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(India circa 1950 – )

Place of origin
Cultural origin
The term Adivasi (original inhabitants) is the preferred term for referring to the tribal peoples of India and their art. This artist belongs to the Pauva caste [also known as Jogi or Bharathari]. Her work does not relate directly to an Adivasi style but represents a contemporary style of folk painting.
Contemporary (Adivasi, tribal or folk) circa 1950 - onwards → India
Media category
Materials used
poster colour on paper

152.0 x 196.0 cm

Signature & date
Not signed. Not dated.
Purchased 1993
Accession number
Not on display
Further information

Teju belongs to the Pauva caste, also known as Jogi or Bharathari. Their profession is to wake people at dawn, by singing. She first showed her work in Dehli at the Crafts Museum in 1985. She has also participated more recently in a show of her drawings at the Volkenkundemuseum, Zurich University, 1992 and 'Prakriti', Indira Gandhi National Centre for Arts, 1993. She has done many murals on cowdung and clay walls in Delhi and Udaipur. Her paintings on paper are in collections in India, Switzerland, Germany and America. Teju drew for the first time in 1986 at the encouragement of Haku Shah, her patron. She was directly inspired by the things around her, her house, children and Hindu beliefs. She often portrays herself in her work. While Teju's art does not derive from a particular 'Adivasi' style, it nevertheless displays influences from Rhajastani painting. Her images possess the same intensity apparent in the metallic sound of her voice.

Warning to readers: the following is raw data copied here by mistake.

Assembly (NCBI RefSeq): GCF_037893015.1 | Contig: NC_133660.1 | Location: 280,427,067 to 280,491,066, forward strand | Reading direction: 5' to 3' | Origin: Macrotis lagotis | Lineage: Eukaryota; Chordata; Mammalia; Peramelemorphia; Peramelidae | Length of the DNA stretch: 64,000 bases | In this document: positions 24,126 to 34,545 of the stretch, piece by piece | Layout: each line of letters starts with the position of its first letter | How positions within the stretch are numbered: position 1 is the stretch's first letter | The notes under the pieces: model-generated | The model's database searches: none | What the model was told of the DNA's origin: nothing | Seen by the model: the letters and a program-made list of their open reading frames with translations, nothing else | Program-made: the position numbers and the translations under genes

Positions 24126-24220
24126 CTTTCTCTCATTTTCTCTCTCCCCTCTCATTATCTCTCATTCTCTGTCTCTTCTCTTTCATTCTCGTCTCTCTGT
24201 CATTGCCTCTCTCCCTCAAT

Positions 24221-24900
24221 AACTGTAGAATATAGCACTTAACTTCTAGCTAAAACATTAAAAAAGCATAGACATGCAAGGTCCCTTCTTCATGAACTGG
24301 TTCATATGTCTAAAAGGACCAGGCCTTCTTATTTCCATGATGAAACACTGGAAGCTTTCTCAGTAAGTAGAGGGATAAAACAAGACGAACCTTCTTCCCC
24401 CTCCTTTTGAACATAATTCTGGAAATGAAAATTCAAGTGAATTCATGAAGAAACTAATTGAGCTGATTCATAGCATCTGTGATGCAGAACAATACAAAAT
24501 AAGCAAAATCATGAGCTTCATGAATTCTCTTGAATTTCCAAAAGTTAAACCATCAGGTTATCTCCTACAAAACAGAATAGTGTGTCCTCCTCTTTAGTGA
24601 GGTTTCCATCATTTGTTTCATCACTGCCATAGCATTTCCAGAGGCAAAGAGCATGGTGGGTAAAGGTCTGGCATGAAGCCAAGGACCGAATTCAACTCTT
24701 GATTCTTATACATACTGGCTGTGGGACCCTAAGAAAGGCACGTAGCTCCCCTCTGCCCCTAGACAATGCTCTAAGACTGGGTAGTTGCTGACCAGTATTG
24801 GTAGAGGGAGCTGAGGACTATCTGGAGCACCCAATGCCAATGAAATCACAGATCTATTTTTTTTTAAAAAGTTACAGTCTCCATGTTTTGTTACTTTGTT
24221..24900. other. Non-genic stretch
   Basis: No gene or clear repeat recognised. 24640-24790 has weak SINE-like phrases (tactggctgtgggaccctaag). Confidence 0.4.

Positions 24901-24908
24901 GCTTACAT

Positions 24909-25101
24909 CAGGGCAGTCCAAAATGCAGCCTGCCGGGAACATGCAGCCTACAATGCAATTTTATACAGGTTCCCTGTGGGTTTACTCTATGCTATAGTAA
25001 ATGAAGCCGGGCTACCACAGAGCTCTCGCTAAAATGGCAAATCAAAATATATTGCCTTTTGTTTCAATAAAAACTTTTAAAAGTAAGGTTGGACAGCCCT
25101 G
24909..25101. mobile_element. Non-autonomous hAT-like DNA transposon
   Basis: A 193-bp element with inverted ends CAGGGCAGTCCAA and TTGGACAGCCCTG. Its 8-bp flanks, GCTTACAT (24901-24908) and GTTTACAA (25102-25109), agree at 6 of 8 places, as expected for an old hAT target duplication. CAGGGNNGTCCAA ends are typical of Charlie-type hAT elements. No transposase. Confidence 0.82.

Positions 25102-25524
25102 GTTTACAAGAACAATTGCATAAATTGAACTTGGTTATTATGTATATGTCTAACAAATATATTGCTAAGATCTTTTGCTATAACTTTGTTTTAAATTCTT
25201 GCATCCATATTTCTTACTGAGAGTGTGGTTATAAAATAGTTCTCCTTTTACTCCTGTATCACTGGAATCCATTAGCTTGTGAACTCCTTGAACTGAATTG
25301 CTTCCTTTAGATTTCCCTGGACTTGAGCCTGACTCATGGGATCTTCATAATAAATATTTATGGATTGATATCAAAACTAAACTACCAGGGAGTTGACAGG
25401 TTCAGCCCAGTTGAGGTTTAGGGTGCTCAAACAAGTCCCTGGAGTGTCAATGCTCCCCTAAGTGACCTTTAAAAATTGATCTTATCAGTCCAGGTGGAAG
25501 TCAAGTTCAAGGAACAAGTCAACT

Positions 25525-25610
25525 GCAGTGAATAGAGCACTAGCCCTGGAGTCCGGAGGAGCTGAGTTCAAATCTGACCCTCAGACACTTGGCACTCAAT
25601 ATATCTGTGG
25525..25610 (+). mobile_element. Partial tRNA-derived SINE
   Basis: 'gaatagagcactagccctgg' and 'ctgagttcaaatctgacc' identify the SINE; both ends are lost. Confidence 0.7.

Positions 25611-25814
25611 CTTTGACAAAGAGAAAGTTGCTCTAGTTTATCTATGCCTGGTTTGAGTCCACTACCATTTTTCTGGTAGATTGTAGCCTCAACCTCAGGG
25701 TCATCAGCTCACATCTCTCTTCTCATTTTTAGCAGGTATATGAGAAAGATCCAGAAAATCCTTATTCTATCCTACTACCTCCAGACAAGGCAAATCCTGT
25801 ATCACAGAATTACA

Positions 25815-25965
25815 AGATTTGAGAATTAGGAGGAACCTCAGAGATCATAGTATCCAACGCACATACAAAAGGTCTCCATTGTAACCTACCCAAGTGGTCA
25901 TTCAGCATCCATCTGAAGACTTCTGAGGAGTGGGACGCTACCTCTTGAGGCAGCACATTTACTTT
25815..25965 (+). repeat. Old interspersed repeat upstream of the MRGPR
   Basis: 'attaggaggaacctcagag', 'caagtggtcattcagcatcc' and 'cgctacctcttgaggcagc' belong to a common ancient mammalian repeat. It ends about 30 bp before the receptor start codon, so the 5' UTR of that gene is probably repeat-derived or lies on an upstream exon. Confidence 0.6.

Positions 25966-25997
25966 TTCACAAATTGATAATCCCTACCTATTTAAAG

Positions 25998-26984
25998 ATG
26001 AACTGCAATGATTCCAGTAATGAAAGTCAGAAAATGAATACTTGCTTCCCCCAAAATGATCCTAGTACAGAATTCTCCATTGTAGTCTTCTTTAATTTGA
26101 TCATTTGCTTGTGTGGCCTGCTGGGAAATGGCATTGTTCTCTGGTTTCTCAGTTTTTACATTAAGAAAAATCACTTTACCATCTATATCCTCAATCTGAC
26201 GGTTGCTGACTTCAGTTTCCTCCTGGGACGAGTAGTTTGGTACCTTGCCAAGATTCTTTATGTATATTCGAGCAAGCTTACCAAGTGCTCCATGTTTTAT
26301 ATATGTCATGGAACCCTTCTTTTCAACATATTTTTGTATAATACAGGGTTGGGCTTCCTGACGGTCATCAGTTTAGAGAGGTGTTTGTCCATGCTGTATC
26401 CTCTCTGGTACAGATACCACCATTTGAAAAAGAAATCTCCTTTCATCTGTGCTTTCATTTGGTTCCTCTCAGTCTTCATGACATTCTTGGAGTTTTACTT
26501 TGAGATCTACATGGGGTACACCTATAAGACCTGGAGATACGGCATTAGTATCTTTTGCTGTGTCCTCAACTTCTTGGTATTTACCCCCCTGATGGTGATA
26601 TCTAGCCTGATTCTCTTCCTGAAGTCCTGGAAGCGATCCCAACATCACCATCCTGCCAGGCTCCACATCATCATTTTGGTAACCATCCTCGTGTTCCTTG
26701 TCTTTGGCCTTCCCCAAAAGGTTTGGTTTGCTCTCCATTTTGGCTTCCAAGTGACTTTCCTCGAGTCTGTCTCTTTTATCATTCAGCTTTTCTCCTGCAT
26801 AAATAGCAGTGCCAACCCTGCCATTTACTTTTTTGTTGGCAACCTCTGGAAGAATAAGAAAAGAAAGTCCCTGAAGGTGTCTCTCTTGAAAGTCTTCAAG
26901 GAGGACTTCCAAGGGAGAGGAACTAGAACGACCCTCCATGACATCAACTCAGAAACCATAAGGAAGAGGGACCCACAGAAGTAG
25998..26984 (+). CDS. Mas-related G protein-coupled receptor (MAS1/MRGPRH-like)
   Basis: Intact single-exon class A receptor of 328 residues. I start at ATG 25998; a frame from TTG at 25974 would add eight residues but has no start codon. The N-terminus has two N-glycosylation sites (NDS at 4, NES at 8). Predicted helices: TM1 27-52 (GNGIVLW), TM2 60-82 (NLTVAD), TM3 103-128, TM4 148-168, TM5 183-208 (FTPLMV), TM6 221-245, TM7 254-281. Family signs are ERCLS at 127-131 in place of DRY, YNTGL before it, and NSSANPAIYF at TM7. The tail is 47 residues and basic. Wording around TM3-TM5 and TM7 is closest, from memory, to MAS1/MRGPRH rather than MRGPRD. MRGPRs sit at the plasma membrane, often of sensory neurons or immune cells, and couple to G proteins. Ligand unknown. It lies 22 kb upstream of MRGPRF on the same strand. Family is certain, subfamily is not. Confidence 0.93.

India Songs, AGNSW, 1993, p. 48.

Bibliography (1)

Victoria Lynn, India Songs: multiple streams in contemporary Indian art, Sydney, 1993, 48, 54. no. 56

Exhibition history (2)

India Songs, Art Gallery of New South Wales, Sydney, 01 Apr 1993–09 May 1993

Indian Folk Paintings and Textiles, Art Gallery of New South Wales, Sydney, 29 May 2004–04 Jul 2004